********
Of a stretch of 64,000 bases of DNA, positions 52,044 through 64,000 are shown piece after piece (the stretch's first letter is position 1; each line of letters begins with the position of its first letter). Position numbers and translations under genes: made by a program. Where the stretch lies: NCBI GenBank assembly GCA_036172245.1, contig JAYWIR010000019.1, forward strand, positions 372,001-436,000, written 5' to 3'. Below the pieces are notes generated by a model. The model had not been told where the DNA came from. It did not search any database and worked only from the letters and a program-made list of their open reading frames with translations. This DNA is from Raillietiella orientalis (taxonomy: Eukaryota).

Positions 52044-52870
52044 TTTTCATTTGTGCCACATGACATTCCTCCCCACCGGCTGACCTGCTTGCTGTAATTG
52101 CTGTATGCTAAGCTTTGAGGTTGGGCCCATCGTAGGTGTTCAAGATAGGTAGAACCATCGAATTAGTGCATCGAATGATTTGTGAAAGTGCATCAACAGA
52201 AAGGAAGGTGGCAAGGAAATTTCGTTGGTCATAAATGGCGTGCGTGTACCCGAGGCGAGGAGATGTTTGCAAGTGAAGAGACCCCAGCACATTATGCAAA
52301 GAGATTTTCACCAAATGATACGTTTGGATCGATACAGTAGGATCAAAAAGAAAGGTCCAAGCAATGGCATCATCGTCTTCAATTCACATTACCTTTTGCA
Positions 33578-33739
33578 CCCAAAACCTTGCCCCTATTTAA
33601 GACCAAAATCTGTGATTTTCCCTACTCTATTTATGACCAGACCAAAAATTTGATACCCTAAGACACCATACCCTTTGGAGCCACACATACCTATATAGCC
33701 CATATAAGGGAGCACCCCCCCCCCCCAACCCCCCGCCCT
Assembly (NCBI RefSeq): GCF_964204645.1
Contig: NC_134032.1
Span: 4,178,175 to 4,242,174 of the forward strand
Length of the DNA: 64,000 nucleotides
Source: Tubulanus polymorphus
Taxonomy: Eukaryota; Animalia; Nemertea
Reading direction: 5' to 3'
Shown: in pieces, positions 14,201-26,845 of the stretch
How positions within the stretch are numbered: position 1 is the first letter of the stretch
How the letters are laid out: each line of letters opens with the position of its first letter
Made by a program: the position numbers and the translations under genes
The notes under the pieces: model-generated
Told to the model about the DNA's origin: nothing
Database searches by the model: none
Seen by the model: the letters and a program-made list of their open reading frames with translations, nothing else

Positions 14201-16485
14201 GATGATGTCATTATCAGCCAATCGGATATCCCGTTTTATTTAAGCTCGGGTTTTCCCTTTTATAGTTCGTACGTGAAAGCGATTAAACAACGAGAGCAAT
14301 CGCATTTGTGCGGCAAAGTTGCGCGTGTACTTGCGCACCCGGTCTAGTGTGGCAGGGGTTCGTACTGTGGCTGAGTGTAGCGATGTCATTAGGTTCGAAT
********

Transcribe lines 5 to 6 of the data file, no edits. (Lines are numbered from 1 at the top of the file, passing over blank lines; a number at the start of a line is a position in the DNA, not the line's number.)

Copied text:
52201 AAGGAAGGTGGCAAGGAAATTTCGTTGGTCATAAATGGCGTGCGTGTACCCGAGGCGAGGAGATGTTTGCAAGTGAAGAGACCCCAGCACATTATGCAAA
52301 GAGATTTTCACCAAATGATACGTTTGGATCGATACAGTAGGATCAAAAAGAAAGGTCCAAGCAATGGCATCATCGTCTTCAATTCACATTACCTTTTGCA